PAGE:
Several of your constitutional rights begin after you are taken into police custody. So ASK THE OFFICE IF YOU CAN LEAVE. Yes means you should leave and NO means you are in custody and have additional constitutional rights.
DON'T HAVE A CONVERSATION WITH THE OFFICER. The officer will ask you questions to get you to admit things that help the court find you guilty. If you tell the officer where you were coming from, the officer will testify you came from an area where alcohol was available. If you admit you drank alcohol, then all the court has to find in that you drank too much. If you tell the officer where you are going, then the officer may testify you were confused because you were not taking the most direct route to your destination.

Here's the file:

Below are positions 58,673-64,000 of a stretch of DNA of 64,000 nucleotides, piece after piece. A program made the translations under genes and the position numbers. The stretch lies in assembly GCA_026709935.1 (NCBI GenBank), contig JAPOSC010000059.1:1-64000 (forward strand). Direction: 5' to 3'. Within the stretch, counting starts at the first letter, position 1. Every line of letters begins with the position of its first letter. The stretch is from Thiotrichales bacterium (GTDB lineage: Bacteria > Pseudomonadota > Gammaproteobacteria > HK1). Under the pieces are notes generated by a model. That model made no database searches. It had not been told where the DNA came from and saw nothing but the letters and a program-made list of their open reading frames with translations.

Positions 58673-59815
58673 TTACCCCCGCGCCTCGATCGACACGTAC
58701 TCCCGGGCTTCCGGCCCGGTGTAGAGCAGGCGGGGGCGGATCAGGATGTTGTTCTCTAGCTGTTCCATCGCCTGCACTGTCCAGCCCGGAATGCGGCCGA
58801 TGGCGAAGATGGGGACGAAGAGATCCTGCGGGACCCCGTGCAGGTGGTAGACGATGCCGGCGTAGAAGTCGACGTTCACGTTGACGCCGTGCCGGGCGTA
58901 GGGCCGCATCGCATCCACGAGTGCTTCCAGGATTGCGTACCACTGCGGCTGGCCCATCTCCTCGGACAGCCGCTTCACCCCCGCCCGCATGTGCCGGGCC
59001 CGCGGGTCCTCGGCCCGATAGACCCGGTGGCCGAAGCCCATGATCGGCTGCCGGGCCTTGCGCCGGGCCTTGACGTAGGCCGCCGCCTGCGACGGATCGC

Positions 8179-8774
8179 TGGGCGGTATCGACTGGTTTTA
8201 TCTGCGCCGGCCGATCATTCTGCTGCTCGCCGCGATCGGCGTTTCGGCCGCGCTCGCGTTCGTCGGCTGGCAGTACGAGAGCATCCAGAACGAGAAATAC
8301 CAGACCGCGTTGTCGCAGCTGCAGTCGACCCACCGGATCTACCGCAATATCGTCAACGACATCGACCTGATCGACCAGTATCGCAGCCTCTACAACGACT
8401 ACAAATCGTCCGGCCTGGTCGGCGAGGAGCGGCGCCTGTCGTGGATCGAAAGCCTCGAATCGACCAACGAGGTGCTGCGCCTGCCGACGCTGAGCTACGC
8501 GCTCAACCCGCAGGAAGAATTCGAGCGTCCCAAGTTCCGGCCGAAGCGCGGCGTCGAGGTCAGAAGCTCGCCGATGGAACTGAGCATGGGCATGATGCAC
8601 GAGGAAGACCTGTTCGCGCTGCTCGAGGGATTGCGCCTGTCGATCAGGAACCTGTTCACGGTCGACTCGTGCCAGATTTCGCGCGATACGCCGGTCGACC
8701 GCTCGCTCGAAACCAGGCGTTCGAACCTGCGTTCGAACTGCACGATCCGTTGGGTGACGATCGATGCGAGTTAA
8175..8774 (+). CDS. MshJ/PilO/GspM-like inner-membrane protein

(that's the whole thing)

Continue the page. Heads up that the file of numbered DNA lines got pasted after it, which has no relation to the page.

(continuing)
DON'T DO ANY ROADSIDE SOBRIETY TEST. You are not required to perform these tests, few people can pass them and refusing cannot be used against you at trial.
ASK TO SPEAK TO A LAWYER. When you ask to speak to a lawyer, the law requires the officer to stop questioning you about suspected criminal activity. You should still give the officer you name, address, telephone number and date of birth but nothing more.
You are not legally required to submit to the breath test at the jail. But refusing will ensure that you are charged with D.W.I. and allow the D.M.V. to suspend your driver's license for a year even if you are found not guilty. A result under 0.08 means you probably won't be charged with D.W.I. and a result over 0.14 means you may only drive for work purposes during the year following your first D.W.I conviction. Choose wisely.